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Whoever takes in view the aim of that piece", printed in 1774, and of book vi. chap. 10, of the Moral and Po-. litical Philosophy, published in 1775, will perceive the same acute tone of mind, the same liberality in judging, the same perspicuity and force of language; and that on a subject materially affecting the interests of the University. Dr. Paley introduces a system of accommodation, applying the doctrine of expedience, (his own word, in each work,) to both cases, though, indeed, on the opposite sides of the question.

. To what extent Dr. P. carried this doctrine, in moral,

political, and theological concerns, (for his writings embrace all,) how far it admits of defence, or in what sense,

in any particular stage of civil society, it may be necessa-.

ry, are problems which it is not my business to solve. Dr. P. was a liberal minded man; I am not speaking of him as a temporizer for private ends, (for with these mat

a With the utmost concession, THE DEFENCE was written by Dr. P. in union with Bishop Law, or some other confidential friend, such as, perhaps, Dr. Jebb. But I am authorized to put it among his own writings. In the title-page, as first published, by a friend of religious liberty, it is without the author's name, but it appears with his name in lists of genuine publications on the subject to which it relates; and has been republished, very lately, with Dr. Paley's name, by the author of his Life, Mr. Medley, ** who observes, the principles maintained by Dr. Paley, on this occasion,

he never afterwards disclaimed, but restated and enforced the most ma

terial of his arguments, in the chapter on Religious Establishments, and on Toleration, in his Principles of Moral and Political Philosophy. The republication of this tract may serve to demonstrate the great controversial talents of the author. It was his first production from the press, and the only Polemical treatise which he ever presented to the world: but it most satisfactorily evinces the extraordinary powers of the writer in argumentative discussion, whether applied to refute an adversary, or to vindicate a friend.” A Defence, &c. Pref.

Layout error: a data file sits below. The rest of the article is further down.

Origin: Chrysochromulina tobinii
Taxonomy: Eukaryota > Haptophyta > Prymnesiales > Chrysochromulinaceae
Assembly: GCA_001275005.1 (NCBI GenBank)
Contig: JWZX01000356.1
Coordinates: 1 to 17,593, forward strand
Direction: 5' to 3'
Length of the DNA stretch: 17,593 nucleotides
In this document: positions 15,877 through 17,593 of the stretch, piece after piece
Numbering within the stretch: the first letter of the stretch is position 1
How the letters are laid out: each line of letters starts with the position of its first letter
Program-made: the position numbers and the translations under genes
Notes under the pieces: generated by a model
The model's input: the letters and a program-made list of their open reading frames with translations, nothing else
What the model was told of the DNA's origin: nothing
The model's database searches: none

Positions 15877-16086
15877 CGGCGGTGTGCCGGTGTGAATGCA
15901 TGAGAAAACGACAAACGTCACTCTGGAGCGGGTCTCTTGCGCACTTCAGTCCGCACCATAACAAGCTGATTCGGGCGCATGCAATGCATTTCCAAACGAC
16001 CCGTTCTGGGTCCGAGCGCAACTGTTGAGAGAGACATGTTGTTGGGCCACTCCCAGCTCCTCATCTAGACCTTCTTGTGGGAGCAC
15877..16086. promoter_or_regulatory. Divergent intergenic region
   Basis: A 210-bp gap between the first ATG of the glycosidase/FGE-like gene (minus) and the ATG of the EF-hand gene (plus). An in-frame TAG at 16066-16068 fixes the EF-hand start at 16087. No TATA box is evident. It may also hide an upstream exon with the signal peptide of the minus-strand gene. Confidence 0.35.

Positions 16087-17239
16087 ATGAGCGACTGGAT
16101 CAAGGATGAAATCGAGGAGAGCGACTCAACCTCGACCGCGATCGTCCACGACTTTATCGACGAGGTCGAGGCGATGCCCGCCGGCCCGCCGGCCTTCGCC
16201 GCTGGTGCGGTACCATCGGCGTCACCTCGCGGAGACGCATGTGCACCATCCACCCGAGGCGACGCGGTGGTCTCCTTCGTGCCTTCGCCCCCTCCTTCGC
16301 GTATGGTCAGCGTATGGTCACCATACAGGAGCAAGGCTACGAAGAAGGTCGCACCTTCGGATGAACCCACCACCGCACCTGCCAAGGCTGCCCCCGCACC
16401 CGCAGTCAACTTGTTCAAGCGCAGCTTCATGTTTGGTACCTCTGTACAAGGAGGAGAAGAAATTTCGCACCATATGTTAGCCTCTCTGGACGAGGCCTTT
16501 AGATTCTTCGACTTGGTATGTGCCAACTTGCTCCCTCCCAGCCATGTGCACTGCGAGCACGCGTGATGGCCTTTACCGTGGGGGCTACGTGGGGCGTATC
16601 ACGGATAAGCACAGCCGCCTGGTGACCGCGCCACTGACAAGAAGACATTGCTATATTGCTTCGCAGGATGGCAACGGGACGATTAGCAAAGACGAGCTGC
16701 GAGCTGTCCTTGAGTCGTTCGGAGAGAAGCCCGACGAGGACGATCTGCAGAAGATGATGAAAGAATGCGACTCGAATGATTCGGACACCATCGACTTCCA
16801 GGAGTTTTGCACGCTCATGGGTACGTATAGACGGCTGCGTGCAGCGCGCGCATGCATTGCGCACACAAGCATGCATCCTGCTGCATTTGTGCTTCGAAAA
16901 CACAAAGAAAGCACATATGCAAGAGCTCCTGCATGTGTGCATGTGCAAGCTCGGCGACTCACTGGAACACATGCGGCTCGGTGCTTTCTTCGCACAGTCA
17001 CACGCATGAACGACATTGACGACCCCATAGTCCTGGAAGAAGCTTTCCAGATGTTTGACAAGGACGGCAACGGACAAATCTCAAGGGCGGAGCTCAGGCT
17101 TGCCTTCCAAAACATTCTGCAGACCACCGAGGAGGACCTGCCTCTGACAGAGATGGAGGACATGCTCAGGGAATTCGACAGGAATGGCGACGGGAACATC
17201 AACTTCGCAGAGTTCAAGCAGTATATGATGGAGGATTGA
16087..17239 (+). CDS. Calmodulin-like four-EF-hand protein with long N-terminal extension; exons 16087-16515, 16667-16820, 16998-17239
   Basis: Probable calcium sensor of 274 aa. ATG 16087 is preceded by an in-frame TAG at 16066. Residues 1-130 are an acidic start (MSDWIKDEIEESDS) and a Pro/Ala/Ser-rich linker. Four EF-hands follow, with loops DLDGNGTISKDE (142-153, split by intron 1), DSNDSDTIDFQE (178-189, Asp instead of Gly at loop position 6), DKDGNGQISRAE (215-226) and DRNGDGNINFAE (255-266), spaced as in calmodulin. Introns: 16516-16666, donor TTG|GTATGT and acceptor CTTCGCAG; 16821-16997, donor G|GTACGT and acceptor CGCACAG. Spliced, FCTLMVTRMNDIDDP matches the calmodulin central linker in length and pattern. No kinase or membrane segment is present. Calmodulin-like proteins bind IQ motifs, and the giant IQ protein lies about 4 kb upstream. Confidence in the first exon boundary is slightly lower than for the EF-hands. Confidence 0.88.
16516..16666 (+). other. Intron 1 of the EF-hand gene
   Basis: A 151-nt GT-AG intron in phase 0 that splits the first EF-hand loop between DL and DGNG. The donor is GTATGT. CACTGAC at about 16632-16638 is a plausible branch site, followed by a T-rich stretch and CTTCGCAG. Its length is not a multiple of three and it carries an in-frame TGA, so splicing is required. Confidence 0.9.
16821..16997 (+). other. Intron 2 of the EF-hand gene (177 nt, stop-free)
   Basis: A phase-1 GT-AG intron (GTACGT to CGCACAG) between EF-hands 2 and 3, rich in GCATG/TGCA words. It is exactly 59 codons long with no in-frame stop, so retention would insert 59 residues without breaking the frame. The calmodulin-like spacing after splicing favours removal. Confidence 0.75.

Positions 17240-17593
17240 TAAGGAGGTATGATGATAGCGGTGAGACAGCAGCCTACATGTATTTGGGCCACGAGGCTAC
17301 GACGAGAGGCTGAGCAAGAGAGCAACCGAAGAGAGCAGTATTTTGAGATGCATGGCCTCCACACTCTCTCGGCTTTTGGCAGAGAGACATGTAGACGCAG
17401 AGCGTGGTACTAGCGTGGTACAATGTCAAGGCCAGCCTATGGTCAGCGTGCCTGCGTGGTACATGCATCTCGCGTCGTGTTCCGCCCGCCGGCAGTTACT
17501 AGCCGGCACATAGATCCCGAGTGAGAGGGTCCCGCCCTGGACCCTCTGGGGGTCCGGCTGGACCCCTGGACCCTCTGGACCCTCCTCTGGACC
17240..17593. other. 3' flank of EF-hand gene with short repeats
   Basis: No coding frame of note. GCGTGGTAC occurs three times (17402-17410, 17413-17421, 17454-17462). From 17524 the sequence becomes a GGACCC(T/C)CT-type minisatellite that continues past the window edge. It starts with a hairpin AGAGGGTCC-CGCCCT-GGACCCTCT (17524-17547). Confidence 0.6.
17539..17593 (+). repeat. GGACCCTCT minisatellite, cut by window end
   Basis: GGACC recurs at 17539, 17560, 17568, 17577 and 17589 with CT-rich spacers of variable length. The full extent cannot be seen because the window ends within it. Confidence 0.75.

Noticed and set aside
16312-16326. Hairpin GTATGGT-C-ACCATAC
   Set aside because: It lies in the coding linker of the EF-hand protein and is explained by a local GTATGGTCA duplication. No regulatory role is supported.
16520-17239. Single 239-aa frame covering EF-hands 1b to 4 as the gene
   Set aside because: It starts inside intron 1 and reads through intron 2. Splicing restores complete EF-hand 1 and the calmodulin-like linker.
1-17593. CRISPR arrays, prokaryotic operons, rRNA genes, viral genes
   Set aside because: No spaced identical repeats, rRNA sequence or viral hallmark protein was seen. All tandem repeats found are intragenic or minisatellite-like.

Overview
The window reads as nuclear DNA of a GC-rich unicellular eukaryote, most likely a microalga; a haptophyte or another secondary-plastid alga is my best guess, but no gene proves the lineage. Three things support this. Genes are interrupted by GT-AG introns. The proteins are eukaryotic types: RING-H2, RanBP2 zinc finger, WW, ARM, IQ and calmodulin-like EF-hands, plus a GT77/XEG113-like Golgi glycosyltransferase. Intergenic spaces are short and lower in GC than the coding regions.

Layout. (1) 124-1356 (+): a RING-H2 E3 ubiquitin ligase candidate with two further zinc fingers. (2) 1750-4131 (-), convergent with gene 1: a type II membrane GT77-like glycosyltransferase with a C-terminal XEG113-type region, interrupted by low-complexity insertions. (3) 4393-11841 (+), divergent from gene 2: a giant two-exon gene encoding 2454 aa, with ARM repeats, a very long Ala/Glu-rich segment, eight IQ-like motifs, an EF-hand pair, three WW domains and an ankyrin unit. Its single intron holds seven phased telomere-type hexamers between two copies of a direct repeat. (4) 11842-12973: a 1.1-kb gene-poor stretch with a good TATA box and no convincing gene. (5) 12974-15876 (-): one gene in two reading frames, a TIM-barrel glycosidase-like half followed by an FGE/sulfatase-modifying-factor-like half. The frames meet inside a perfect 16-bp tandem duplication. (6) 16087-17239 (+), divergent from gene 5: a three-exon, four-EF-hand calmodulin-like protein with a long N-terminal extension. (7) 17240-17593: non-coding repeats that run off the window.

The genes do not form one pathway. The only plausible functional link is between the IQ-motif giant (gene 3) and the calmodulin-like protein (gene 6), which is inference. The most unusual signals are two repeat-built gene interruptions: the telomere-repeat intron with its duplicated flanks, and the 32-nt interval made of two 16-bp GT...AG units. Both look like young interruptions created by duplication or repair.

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ters I have no concern,) but as a political and philosophi

cal writer; as one, who, after having examined the internal structure of that vast complicated machine, civil so

ciety, and measuring its circumference, makes theories, or .

shapes those already made, to give it the primary motion, or to keep it in regular action. * The Archdeacon was, for many years a distinguished

tutor in this college, where he delivered his principles of

moral and political philosophy. His writings are received as textbooks in many of our colleges, and for examination in the senate-house, at the time of taking degrees. He took his S.T.P. degree in 1795. He was archdeacon of Carlisle, subdean of Lincoln, and one of the petitioning clergy. He died in 1805. . Of statesmen, educated in this college, I shall mention only one, Sir Walter Mildmay : he, according to the author of England's Statesmen, “was bred in Christ's College, and did not, as many young gentlemen, study only in com

pliment, but seriously applied himself to his book’.” He, with Dr. Chadderton, planned the foundation of a new

college", and called it, in due time, Emmanuel, while of this. He was also a benefactor, after he became chancellor of the exchequer to Queen Elizabeth. “He began with his benefactions to Christ's College, only to put his hand into practice:” among other services he founded a Hebrew professorship here. But of Sir Walter Mildmay I shall speak more at large under Emmanuel College.

- * Page365. . .

* vita Chaddertoni per Dillingham, and Dr. Worthington's Life of Ms. Mede, prefixed to his works.

With respect to the building, the elevation of the front is good: for though its heighth is not in proportion to its length, yet the parapet, and tower gateway, much ornamented with the devices of the foundresses' arms, produce an effect highly pleasing: and, if possessed of a favourable, situation, it would appear to still greater advantage. But the narrowness of the street here, operates as a great obstruction; and, by walking immédiately under the walls, travellers overlook what is excellent. The court is too small to be grand, but possesses sufficient neatness and variety to be agreeable.